Presidential Governance: Direct Presidential Action

OPPORTUNITY AND LEGACY

What often shapes a president’s performance, reputation, and ultimately legacy depends on circumstances that are largely out of his or her control. Did the president prevail in a landslide or was it a closely contested election? Did he or she come to office as the result of death, assassination, or resignation? How much support does the president’s party enjoy, and is that support reflected in the composition of both houses of Congress, just one, or neither? Will the president face a Congress ready to embrace proposals or poised to oppose them? Whatever a president’s ambitions, it will be hard to realize them in the face of a hostile or divided Congress, and the options to exercise independent leadership are greater in times of crisis and war than when looking at domestic concerns alone.

Then there is what political scientist Stephen Skowronek calls “political time.”Stephen Skowronek. 2011. Presidential Leadership in Political Time: Reprise and Reappraisal. Lawrence, KS: University Press of Kansas. Some presidents take office at times of great stability with few concerns. Unless there are radical or unexpected changes, a president’s options are limited, especially if voters hoped for a simple continuation of what had come before. Other presidents take office at a time of crisis or when the electorate is looking for significant changes. Then there is both pressure and opportunity for responding to those challenges. Some presidents, notably Theodore Roosevelt, openly bemoaned the lack of any such crisis, which Roosevelt deemed essential for him to achieve greatness as a president.

People in the United States claim they want a strong president. What does that mean? At times, scholars point to presidential independence, even defiance, as evidence of strong leadership. Thus, vigorous use of the veto power in key situations can cause observers to judge a president as strong and independent, although far from effective in shaping constructive policies. Nor is such defiance and confrontation always evidence of presidential leadership skill or greatness, as the case of Andrew Johnson should remind us. When is effectiveness a sign of strength, and when are we confusing being headstrong with being strong? Sometimes, historians and political scientists see cooperation with Congress as evidence of weakness, as in the case of Ulysses S. Grant, who was far more effective in garnering support for administration initiatives than scholars have given him credit for.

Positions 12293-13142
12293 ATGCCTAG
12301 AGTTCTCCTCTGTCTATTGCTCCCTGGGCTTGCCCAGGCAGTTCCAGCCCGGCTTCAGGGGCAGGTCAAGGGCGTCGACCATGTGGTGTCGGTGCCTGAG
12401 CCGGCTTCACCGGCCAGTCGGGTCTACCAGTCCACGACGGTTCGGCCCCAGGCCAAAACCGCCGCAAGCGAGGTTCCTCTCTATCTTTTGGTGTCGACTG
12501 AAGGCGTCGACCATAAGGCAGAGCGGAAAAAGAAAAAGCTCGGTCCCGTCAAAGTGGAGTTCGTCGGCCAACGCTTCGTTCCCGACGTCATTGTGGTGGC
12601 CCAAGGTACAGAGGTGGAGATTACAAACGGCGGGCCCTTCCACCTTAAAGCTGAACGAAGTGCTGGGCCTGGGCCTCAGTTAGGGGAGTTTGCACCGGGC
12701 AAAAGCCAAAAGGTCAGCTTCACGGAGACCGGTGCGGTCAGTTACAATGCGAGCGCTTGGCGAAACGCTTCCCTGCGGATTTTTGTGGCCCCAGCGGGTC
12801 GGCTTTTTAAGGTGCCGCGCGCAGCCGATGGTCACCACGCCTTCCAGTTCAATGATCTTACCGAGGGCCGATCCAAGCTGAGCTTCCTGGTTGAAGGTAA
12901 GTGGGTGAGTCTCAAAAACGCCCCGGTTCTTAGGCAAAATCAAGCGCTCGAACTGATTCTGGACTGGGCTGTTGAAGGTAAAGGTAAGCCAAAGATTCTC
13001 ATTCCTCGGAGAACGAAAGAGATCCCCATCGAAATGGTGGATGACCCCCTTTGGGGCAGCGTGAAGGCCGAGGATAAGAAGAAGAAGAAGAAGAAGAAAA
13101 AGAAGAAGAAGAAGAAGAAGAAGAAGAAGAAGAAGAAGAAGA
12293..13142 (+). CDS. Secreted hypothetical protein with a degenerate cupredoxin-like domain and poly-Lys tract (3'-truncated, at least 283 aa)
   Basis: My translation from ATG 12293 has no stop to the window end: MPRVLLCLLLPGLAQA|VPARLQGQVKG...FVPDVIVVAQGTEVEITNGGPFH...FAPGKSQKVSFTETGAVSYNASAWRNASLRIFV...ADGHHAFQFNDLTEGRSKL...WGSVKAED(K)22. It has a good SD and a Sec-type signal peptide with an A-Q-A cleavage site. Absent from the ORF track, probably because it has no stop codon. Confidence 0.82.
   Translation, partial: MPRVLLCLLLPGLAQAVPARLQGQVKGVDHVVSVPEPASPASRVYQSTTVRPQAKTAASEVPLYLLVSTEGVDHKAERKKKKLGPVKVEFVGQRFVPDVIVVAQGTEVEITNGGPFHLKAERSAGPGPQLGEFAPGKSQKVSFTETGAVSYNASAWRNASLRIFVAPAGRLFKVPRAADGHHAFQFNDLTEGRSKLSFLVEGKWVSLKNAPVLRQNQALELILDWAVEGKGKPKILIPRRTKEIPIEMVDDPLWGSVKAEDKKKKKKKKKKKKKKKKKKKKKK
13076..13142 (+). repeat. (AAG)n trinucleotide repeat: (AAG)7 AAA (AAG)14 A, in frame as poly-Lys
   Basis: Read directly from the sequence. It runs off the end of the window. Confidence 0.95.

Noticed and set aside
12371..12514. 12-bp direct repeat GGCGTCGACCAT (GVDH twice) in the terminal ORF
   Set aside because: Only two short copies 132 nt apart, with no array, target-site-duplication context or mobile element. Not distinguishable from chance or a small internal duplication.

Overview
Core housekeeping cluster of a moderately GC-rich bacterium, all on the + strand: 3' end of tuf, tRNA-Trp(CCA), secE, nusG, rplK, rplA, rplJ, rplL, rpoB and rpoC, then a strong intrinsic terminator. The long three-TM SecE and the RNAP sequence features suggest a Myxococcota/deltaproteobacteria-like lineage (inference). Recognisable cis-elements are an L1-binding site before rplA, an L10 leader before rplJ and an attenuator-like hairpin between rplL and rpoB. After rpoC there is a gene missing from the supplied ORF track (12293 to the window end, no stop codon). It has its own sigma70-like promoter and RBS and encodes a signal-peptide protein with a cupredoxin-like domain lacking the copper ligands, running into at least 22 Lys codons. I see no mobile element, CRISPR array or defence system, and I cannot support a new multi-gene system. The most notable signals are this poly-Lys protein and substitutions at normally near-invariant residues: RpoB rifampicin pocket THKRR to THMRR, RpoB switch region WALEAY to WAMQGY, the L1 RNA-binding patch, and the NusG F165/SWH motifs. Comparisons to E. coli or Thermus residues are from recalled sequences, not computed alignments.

These questions overlap with those concerning political time and circumstance. While domestic policymaking requires far more give-and-take and a fair share of cajoling and collaboration, national emergencies and war offer presidents far more opportunity to act vigorously and at times independently. This phenomenon often produces the rally around the flag effect, in which presidential popularity spikes during international crises. A president must always be aware that politics, according to Otto von Bismarck, is the art of the possible, even as it is his or her duty to increase what might be possible by persuading both members of Congress and the general public of what needs to be done.

Finally, presidents often leave a legacy that lasts far beyond their time in office (Figure). Sometimes, this is due to the long-term implications of policy decisions. Critical to the notion of legacy is the shaping of the Supreme Court as well as other federal judges. Long after John Adams left the White House in 1801, his appointment of John Marshall as chief justice shaped American jurisprudence for over three decades. No wonder confirmation hearings have grown more contentious in the cases of highly visible nominees. Other legacies are more difficult to define, although they suggest that, at times, presidents cast a long shadow over their successors. It was a tough act to follow George Washington, and in death, Abraham Lincoln’s presidential stature grew to extreme heights. Theodore and Franklin D. Roosevelt offered models of vigorous executive leadership, while the image and style of John F. Kennedy and Ronald Reagan influenced and at times haunted or frustrated successors. Nor is this impact limited to chief executives deemed successful: Lyndon Johnson’s Vietnam and Richard Nixon’s Watergate offered cautionary tales of presidential power gone wrong, leaving behind legacies that include terms like Vietnam syndrome and the tendency to add the suffix “-gate” to scandals and controversies.

Image A is a photo of John F. Kennedy and Jacqueline Kennedy. Image B is a photo of Richard Nixon standing in front of a helicopter making “V for Victory” signs with his hands.
The youth and glamour that John F. Kennedy and first lady Jacqueline brought to the White House in the early 1960s (a) helped give rise to the legend of “one brief shining moment that was Camelot” after Kennedy’s presidency was cut short by his assassination on November 22, 1963. Despite a tainted legacy, President Richard Nixon gives his trademark “V for Victory” sign as he leaves the White House on August 9, 1974 (b), after resigning in the wake of the Watergate scandal.